DUI Diversion: An Unsettled Question

As of January 1st of this year, Penal Code section 1001.95, now allows judges in almost all misdemeanor prosecutions to grant diversion. This means that a judge has the discretion to divert a criminal case, essentially continuing the case without a guilty plea, for up to 24 months to allow the defendant to earn a dismissal. What one must do to earn the dismissal is up to the judge who has wide latitude to craft terms and conditions a defendant must comply with. For this reason, it is important that defense attorneys be creative in crafting a plan for diversion that will meet with judicial approval.

There is a big question as to whether this new judicial diversion is available on DUI prosecutions. The statute itself expressly excludes certain crimes, such as domestic violence and sex crimes. It does not exclude DUIs, which would lead one to believe DUIs may be diverted.

However, Vehicle Code section 23640, a 1998 law sponsored by Mothers Against Drunk Driving, states: “(a) In any case in which a person is charged with a violation of Section 23152 or 23153, prior to acquittal or conviction, the court shall neither suspend nor stay the proceedings for the purpose of allowing the accused person to attend or participate, nor shall the court consider dismissal of or entertain a motion to dismiss the proceedings because the accused person attends or participates during that suspension, in any one or more education, training, or treatment programs, including, but not limited to, a driver improvement program, a treatment program for persons who are habitual users of alcohol or other alcoholism programs, a program designed to offer alcohol services to problem drinkers, an alcohol or drug education program, or a treatment program for persons who are habitual users of drugs or other drug-related programs. (b) This section shall not apply to any attendance or participation in any education, training, or treatment programs after conviction and sentencing, including attendance or participation in any of those programs as a condition of probation granted after conviction when permitted.”

So there is a conflict as VC 23640 expressly forbids pre-plea diversion on DUI charges. Because the legislature did not address this apparent conflict, it is now left up to the courts to sort out the mess. When a writ is taken on a misdemeanor, it goes to the Appellate Division of the county’s Superior Court. Appellate divisions in different counties have split on how they answer the question.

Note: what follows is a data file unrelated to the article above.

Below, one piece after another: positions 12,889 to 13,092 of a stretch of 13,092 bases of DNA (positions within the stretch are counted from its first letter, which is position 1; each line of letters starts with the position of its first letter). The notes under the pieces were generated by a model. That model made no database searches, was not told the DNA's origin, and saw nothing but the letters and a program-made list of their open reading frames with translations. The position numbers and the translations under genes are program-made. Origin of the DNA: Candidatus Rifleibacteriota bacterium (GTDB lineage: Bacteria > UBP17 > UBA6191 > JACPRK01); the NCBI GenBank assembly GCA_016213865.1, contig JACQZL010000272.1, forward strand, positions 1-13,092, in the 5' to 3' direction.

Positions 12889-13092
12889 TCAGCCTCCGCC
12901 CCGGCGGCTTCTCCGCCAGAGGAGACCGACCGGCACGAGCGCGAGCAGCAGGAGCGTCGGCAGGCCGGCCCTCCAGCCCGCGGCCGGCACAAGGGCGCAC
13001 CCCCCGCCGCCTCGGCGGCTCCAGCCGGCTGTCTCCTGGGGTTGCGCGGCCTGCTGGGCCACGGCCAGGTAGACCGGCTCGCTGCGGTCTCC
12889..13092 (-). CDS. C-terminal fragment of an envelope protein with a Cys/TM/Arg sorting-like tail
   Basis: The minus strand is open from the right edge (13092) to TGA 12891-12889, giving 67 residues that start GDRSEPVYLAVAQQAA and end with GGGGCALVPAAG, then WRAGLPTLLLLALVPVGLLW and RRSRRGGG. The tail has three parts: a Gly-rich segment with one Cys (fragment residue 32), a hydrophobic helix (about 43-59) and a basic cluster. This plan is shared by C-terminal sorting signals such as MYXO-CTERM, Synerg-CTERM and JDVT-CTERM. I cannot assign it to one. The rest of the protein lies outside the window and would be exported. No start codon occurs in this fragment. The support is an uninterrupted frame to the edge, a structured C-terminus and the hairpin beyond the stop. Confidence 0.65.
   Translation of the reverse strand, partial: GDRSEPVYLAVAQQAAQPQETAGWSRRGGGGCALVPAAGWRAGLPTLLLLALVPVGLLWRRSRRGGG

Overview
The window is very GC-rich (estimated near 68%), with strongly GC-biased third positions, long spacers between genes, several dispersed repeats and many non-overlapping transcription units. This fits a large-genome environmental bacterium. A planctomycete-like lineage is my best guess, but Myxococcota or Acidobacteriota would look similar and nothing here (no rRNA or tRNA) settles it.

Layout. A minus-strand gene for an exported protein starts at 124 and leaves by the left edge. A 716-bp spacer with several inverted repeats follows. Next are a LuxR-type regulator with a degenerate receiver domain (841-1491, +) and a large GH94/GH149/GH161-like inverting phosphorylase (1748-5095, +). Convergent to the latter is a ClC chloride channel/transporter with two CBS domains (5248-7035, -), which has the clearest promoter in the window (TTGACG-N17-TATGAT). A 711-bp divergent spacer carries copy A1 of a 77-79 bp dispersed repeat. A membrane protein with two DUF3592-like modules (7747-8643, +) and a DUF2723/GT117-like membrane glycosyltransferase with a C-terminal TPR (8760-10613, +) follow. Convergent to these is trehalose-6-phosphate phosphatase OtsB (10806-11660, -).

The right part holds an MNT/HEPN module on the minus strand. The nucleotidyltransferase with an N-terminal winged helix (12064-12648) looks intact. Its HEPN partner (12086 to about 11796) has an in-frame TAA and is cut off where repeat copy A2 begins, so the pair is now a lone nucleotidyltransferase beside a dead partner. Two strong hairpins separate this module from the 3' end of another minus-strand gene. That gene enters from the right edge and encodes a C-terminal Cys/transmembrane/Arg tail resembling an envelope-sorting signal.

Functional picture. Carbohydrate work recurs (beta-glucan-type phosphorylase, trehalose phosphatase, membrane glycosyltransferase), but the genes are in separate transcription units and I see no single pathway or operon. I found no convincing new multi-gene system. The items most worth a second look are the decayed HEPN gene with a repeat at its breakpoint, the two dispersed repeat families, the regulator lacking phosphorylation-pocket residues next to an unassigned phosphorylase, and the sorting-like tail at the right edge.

In July, the Los Angeles County Appellate Division held in Espeso, that VC 23640 prevails and DUIs are not eligible for diversion, reasoning that if the legislature had intended DUIs to be eligible for diversion, it would have expressly repealed the prohibition in VC 23640.

That same month, the Riverside County Appellate Division reached the opposite conclusion. In Diaz-Armstrong, the court held that by not expressly excluding DUIs from diversion in PC 1001.95, the legislature expressed its intent that DUIs would be eligible.

It is worth noting that when Governor Newsom signed the bill creating judicial diversion into law he expressed concern about the fact that DUIs were not specifically excluded and indicated he intended to work with the legislature to do so. However, a bill designed to do just that, AB-282 failed to move out of committee by a vote of 3-1 against creating such a specific exclusion. This appears to be further evidence that the legislature intended diversion to apply to DUIs. Hopefully, the legislature will soon make this crystal clear by carving out an exception to the exclusion in VC 23640 for PC 1001.95 diversion.

In the meantime, until the issue is settled with finality, we in the defense bar should continue pursuing diversion for our DUI clients and seeking appellate review when trial courts hold that PC 1001.95 is not applicable to them.

Assembly Bill 3234, effective January 1, 2021, created a statutory basis for Misdemeanor Judicial Diversion. The bill, codified in Section 1001.95 of the Penal Code, essentially empowers any judge to grant diversion of a misdemeanor, without a guilty plea, and without agreement by the prosecuting agency. This is potentially a really big change to criminal law in California.